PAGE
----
Bialosky is an Executive Editor and Vice President at W. W. Norton & Company. In 2014 she was honored by the Poetry Society of America for her distinguished contribution to poetry.

Jill Bialosky’s newest memoir, Poetry Will Save Your Life, looks at poetry as a means of working through personal loss and tragedy. Of the book, The Washington Post states that it “demonstrates how poems can become an integral part of life. It also suggests, on every page, the wisdom and deep compassion that make Bialosky a longtime editor at W. W. Norton, a tremendous asset both to readers and other writers.”

The reading begins at 7 p.m. in the Lindsay Young Auditorium of the John C. Hodges Library. The event is free and open to the public; all are encouraged to attend. 

The mission of Writers in the Library is to “showcase the work of novelists, poets, and other literary craftsmen.” Some of the best voices in contemporary literature are invited to read. The series is sponsored by the UT Libraries and the Creative Writing Program in association with the John C. Hodges Better English Fund. 

For more information, contact Erin Elizabeth Smith, Jack E. Reese Writer-in-Residence at the UT Libraries, at esmith83@nullutk.edu or visit http://library.utk.edu/writers for a complete schedule of Writers in the Library readings for the 2017-2018 academic year.

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Writers in the Library: Meagan Cass, March 19

On Monday, March 19, fiction writer Meagan Cass will read as part of UT’s Writers in the Library reading series. Meagan Cass’s first full-length collection, ActivAmerica, published by University of North Texas Press in 2017, won the Katherine Anne Porter Prize in Short Fiction. She is also author of the chapbook Range of Motion (Magic Helicopter Press, 2014), and her stories have appeared in Hayden’s Ferry Review, The Pinch, DIAGRAM, PANK, Joyland, and Puerto del Sol, among many others. Dan Chaon selected her fiction for the Wigleaf Top 50 Short Fictions of 2012, and Smokelong Quarterly republished her story “Egg Toss, August 1989” in its Best of the First Ten Years anthology.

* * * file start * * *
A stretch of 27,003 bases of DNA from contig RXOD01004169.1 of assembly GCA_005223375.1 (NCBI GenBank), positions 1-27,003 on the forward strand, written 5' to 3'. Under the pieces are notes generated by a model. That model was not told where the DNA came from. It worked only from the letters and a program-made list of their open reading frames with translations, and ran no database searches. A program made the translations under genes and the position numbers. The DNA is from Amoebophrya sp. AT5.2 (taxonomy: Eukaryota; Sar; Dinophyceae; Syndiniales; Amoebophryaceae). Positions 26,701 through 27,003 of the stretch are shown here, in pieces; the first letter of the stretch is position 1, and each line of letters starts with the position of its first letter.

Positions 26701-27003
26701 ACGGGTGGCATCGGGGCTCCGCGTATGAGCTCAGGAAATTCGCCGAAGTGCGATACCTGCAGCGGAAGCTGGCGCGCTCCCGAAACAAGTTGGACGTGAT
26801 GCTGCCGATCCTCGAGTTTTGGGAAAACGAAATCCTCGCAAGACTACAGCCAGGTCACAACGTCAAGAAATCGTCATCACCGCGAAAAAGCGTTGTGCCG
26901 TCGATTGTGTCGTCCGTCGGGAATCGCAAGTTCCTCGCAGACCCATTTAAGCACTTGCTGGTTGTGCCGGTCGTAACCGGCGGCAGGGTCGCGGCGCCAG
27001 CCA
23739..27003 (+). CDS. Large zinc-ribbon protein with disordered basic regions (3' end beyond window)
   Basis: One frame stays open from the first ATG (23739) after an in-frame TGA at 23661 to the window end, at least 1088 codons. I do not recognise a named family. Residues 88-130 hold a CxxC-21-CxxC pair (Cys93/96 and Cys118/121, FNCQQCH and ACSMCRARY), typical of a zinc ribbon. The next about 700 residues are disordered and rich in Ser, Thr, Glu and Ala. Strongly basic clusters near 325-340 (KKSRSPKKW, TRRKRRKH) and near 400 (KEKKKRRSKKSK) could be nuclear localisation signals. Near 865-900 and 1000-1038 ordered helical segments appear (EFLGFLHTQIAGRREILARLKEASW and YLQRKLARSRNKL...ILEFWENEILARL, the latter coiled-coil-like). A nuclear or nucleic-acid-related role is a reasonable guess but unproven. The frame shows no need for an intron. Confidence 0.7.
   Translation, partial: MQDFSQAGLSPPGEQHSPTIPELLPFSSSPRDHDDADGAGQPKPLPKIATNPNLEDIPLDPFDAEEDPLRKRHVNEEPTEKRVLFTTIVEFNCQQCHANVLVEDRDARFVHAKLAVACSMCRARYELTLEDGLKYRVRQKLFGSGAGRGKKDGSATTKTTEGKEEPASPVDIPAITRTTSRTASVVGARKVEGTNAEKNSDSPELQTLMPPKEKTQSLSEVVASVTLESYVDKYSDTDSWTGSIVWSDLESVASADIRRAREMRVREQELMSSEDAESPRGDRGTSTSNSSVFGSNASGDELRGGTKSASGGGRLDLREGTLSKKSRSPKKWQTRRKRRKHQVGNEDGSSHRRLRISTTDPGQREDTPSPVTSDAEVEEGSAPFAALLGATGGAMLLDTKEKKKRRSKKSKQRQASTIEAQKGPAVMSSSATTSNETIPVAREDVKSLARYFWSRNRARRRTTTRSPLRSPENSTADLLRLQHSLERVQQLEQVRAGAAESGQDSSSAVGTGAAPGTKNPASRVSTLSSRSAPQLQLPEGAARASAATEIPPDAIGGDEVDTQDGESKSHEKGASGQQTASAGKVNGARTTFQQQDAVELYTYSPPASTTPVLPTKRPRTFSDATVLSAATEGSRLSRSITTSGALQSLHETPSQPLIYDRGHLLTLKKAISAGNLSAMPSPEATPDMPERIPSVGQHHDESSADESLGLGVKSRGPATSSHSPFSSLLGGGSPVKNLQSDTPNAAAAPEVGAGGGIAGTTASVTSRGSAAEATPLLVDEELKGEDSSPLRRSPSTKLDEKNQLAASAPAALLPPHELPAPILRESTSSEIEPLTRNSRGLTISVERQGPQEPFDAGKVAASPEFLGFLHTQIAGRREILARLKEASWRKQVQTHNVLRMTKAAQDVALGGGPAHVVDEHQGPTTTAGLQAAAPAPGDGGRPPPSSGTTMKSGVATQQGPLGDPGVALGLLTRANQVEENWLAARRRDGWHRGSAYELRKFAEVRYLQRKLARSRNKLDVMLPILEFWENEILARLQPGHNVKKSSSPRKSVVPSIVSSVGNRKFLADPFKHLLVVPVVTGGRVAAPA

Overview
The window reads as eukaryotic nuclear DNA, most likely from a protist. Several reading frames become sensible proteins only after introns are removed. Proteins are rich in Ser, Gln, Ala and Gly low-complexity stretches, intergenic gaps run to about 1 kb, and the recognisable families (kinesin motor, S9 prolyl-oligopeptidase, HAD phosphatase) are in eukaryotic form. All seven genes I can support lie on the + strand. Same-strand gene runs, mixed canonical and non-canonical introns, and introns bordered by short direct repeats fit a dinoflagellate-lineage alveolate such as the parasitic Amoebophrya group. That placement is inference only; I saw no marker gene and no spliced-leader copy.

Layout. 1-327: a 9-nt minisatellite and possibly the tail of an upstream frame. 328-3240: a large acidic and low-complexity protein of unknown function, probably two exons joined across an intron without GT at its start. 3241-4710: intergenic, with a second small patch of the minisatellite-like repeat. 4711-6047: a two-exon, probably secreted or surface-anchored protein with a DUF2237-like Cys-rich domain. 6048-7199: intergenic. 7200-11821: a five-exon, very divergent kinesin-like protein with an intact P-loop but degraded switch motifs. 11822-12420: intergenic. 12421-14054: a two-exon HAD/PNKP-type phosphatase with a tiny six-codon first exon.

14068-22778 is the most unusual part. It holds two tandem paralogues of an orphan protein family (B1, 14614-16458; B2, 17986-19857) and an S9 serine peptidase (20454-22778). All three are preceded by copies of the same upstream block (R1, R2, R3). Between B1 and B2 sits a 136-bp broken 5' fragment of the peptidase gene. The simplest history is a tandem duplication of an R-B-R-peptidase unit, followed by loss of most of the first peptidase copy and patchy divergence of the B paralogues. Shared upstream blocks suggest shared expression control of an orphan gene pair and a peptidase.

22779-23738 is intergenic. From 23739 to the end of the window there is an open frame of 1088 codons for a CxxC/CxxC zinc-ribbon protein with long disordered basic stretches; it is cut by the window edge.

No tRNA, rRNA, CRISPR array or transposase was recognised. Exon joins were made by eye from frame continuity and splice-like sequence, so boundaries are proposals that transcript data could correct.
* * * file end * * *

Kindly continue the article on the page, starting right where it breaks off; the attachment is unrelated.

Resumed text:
Cass is an Assistant Editor at Sundress Publications and has served as fiction coordinator for the Best of the Net Anthology and fiction editor for Rougarou and for Stirring. An associate professor of English at the University of Illinois Springfield, she teaches courses in creative writing, publishing, and 20th/21st-century American literature and curates the Shelterbelt Reading Series. Her degrees include an MFA in fiction from Sarah Lawrence College and a doctorate in English from the University of Louisiana Lafayette. She lives in St. Louis, Missouri.

The reading begins at 7 p.m. in the Lindsay Young Auditorium of the John C. Hodges Library. The event is free and open to the public; all are encouraged to attend.

There will be a brown bag Q&A for students and faculty at noon in 1210 McClung Tower.

The mission of Writers in the Library is to “showcase the work of novelists, poets, and other literary craftsmen.” Some of the best voices in contemporary literature are invited to read. The series is sponsored by the UT Libraries and the Creative Writing Program in association with the John C. Hodges Better English Fund.  

For more information, contact Erin Elizabeth Smith, Jack E. Reese Writer-in-Residence at the UT Libraries, at esmith83@nullutk.edu or visit http://library.utk.edu/writers for a complete schedule of Writers in the Library readings for the 2017-2018 academic year.

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Twitter: utklibwriters

Writers in the Library: Erin Elizabeth Smith, March 5

On Monday, March 5, poet Erin Elizabeth Smith will read as part of UT’s Writers in the Library reading series. Erin Elizabeth Smith is the Creative Director at the Sundress Academy for the Arts and the Managing Editor of Sundress Publications and The Wardrobe. She is the author of two full-length collections, The Naming of Strays (Gold Wake, 2011) and The Fear of Being Found (Three Candles, 2007). Her third collection, Down: The Alice Poems, will be released by Agape Editions in 2019.

Smith is the editor of two anthologies, Political Punch: Contemporary Poems on the Politics of Identity and Not Somewhere Else But Here: Contemporary Poems on Women and Place, and her poems have appeared in numerous journals, including Ecotone, Mid-American, Crab Orchard Review, Cimarron Review, and Willow Springs, among others. She holds a PhD in Creative Writing from the Center for Writers at the University of Southern Mississippi and teaches in the English Department at the University of Tennessee, where she is also the UT Libraries’ Jack E. Reese Writer-in-Residence. In 2017, Erin Elizabeth Smith was inducted into the East Tennessee Writers Hall of Fame.

The reading begins at 7 p.m. in the Lindsay Young Auditorium of the John C. Hodges Library. The event is free and open to the public; all are encouraged to attend.

The mission of Writers in the Library is to “showcase the work of novelists, poets, and other literary craftsmen.” Some of the best voices in contemporary literature are invited to read. The series is sponsored by the UT Libraries and the Creative Writing Program in association with the John C. Hodges Better English Fund.